With two road victories in their pocket and two more home games to play, the Washington Nationals are on pace to claim their first World Series win in franchise history barring a collapse against the Houston Astros. That means a burning question is now facing Americans who are not born-and-bred Nationals fans (there aren’t that many, and those who do exist are around 14 years old): How can you root for this team, when you know who else roots for this team?
The Nats seem like they should have on their side the non-affiliated baseball fans tuning in to Game 4 on Saturday night. After all, they came into the contest as the clear underdog, with Houston having won the World Series just two years ago. And on paper, Washington is able to match up to the juggernaut in Houston only in the top two spots of their starting rotation; it doesn’t get any better looking at their batting order.
Regardless of which disaffected political faction you support in this country, you’re likely not a fan of all the politicos and lobbyists in Burberry shirts and jeans getting their tickets comped.
Meanwhile, the Astros have done more than enough to earn the casual fan’s ire. On the eve of the World Series, Sports Illustrated reported that days earlier a Houston assistant general manager delivered an unhinged tirade-cum-gloating session to female reporters making light of closer Roberto Osuna’s domestic violence suspension. The team then smeared the reporters themselves.
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So Houston’s positioning and behavior has a lot of people wanting to get on the Nationals bandwagon. The only problem might be looking around and seeing who else is riding. If you hate the idea of Washington, can you love Washington’s baseball team?
Regardless of which disaffected political faction you support in this country, you’re likely not a fan of all the politicos and lobbyists in Burberry shirts and jeans getting their tickets comped to chuckle it up in the luxury suites at Nationals Park.
Then there are the problematic individual spectators, whom the TV cameras will linger on between pitches. People like the newest Supreme Court Justice, Brett Kavanaugh, who seems to love his Nationals so much it almost ruined his finances. Nats season and playoff tickets were a main source of the credit card debt accrued by Kavanaugh that was exposed during his nomination process, only for that debt to quickly vanish. And then he sneered his way into a lifetime appointment. Washington! We all know how it goes, for certain definitions of “how,” and “it,” and “goes.”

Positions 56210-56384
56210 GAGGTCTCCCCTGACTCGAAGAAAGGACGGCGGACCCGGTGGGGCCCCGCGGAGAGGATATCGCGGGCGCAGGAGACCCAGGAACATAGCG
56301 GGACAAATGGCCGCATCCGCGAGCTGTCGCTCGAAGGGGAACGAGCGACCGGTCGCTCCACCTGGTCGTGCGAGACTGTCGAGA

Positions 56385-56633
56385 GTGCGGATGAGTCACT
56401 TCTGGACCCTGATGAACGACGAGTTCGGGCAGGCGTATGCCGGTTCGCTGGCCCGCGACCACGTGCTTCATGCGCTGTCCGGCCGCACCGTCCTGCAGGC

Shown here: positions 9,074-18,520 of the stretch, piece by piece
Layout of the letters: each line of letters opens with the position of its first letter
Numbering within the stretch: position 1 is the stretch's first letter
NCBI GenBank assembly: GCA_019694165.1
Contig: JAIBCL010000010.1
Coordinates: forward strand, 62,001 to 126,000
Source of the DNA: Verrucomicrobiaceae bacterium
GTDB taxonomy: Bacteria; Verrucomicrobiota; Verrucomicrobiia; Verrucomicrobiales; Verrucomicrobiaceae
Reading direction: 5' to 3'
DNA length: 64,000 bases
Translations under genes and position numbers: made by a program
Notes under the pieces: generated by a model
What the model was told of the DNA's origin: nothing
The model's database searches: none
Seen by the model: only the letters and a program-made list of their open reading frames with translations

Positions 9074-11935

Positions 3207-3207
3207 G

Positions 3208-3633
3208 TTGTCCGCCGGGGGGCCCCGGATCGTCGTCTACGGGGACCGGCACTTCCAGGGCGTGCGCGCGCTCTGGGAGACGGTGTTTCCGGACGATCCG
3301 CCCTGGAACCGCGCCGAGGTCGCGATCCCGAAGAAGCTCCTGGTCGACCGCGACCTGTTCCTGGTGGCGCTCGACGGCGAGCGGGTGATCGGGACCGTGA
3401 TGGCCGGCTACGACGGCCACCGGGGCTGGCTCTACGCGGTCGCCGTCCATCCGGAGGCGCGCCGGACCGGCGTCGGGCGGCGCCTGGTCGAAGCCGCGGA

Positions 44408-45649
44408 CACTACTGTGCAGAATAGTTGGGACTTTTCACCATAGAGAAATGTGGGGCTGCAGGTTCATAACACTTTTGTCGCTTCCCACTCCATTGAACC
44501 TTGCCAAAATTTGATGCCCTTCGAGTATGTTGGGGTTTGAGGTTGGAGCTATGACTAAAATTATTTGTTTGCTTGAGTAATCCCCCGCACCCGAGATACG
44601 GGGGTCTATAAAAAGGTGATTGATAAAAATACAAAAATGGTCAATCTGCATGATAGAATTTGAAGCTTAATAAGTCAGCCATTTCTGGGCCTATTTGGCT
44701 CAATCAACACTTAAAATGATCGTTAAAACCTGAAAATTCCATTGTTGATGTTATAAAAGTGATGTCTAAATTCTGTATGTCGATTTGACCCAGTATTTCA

And on Sunday night, The Donald himself is going make an appearance for Game 5. Is he a genuine Nationals fan? Frankly, it’s impossible to tell, since his only allegiance seems to be to himself. Either way, whatever his sports allegiances and your political ones, no, hating Washington doesn’t mean you should hate the city’s baseball team.
Because the Nationals aren’t special in their undesirable boosters. You just see and experience the hideousness of their jetset more. In Los Angeles it’s not just actors, or even mostly actors, but executives taking up those same seats. In New York City, it’s hedge fund managers, especially in Yankee Stadium (it’d be the Mets, too, if they were capable of regularly making the playoffs). In Seattle, it’s tech and aerospace. In Denver, it’s…tech and aerospace. In Miami, that entire class of fan is embodied by the Marlins Man, a lawyer who has women young enough to be his granddaughters pose with him at games. As for Houston, they pack the luxury seats with oil men, finance men and the nexus of the two. In other words, the guys that keep those lobbyists in the Nats stands paid.
There is no mythical, wholly-valorous fanbase anywhere in America — not even in Kansas City, or Minnesota, or Baltimore, and certainly not in Boston — and that’s especially true in Major League Baseball in a way it wasn’t 30 or 40 years ago. MLB now makes a plurality, if not a majority of its money from its media deals, which pay it far more than raw gate receipts. (It’s difficult to tell the exact breakdown because MLB books are not open, despite it getting an antitrust exemption from the federal government.) At the same time, the league’s teams can make the stadium experience into a luxury product— especially during the playoffs.
Even season ticket holders are hostage to their power. These loyal fans merely get first dibs on playoff tickets; they still have to pay team-set prices — and teams know the seats will be filled. Even when people tweet about how empty the stands happen to be during this particular rainy Divisional Series game or that ninth-inning blowout, the majority of those tickets have been paid for, at a significant playoff markup.
We live in a world where both the high-spending teams and the low-spending teams make obscene amounts of money, and no one can claim the high ground.
We live in a world where both the high-spending teams and the low-spending teams make obscene amounts of money, and no one can claim the high ground because they root for a club from Texas or Missouri. Those teams are owned by the same kind of people who own the clubs in New York or Los Angeles or Washington, and the games are played by the same kind of people who will eventually play for those clubs — if they’re the ones willing to spend money in free agency — or they’ll fall out of the league around age 30. If the Nationals are bad, then everyone’s bad. And, maybe, they are.
You shouldn’t base your fandom or your politics off of who likes the team that you like, because every crime the prominent bad people who like your team have committed has also been committed by the prominent bad people who like every other team. In fact, it seems that they’re all friends. And they don’t care that they root for different sports teams. They’ve got a deeper solidarity than that. Do you?